|The Omega Quest | Revolt|
|Written by Trevar Alan Chilver|
|Wednesday, 15 August 2012 21:57|
Opening to an enthusiastic crowd, it was difficult not to marvel at the novelty of The Omega Quest. All manner of lighting tricks, cultural references, and visual gags are brought together beautifully by some very talented puppeteers in this very modern incarnation of a three hundred year old storytelling tradition.
Borrowing its style from the seventeenth century Japanese Banruku tradition, and its story from the twentieth century American space epic tradition, The Omega Quest is novel, but it's more than a novelty.
The promotional material tells us that the main character is the last man in the universe, though you wouldn't know that from watching, as the main action of the play is void of human language and it really isn't that critical as backstory.
After an initial introduction – in Japanese – in which we see the destruction of Earth, we encounter this 'last man', bedecked in astronaut garb and hovering like a Buddha above the stage. He is set upon by a cute fluffy ball which he at first befriends and then destroys. Before long he's running from danger and finds a female similarly clothed and in reviving her he finds a mate and continues on his way with a slew of adventures and misadventures.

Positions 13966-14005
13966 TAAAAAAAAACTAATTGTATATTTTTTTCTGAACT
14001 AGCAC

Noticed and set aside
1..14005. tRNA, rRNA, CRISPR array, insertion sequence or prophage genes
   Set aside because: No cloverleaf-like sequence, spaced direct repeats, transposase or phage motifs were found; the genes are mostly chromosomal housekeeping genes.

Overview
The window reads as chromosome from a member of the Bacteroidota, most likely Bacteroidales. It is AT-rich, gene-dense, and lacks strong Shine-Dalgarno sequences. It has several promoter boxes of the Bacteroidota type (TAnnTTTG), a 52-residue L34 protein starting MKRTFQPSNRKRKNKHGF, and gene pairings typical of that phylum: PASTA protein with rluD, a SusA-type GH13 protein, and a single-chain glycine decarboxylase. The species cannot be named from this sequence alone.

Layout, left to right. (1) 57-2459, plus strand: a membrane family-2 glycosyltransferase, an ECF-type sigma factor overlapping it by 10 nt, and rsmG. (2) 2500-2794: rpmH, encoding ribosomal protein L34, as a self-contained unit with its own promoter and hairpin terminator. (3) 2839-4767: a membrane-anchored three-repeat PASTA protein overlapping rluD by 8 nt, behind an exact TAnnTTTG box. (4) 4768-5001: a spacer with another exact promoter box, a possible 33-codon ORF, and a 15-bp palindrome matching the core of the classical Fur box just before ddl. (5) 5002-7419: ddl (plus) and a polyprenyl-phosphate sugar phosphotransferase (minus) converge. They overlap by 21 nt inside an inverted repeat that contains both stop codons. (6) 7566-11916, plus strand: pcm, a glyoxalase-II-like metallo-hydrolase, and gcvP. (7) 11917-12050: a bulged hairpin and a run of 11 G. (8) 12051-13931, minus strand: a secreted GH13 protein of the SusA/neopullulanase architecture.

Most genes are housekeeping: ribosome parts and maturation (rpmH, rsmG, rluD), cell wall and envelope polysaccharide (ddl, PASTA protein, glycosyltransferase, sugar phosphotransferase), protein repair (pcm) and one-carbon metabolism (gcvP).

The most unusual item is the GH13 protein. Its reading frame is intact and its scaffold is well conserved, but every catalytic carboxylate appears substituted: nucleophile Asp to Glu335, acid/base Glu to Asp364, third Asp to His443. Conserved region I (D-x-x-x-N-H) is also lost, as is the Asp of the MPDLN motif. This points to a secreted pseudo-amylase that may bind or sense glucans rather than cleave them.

The plot may sound thin and familiar, but the show is by no means shallow. There is a depth of feeling in the action, and the use of lights is inspired and presents more than most lighting plots manage.
Though the promotional material identifies Francis McMahon as the star of the show, the credit for the success of this very experimental work must go to the puppeteers, who not only operate his legs and equipment, but also present many of the characters he and his lady friend encounter along the way. Their energy makes this show.
The Omega Quest breaks its story down to its purest form, presenting the most fundamental aspects of narrative – character and plot – without the pith of language. It is refreshing to see a story presented in this way, though the jury's still out on just how flexible the form can be. Revolt should be commended for having the guts to stage this imaginative, engaging, and original work.
Revolt Productions presents
The Omega Quest
by Tim Mager
Directed by Tim Mager
Venue: Revolt Main room | 12 Elizabeth St, Kensington
Dates: August 14 – 19, 2012
Tickets: $28 – $18
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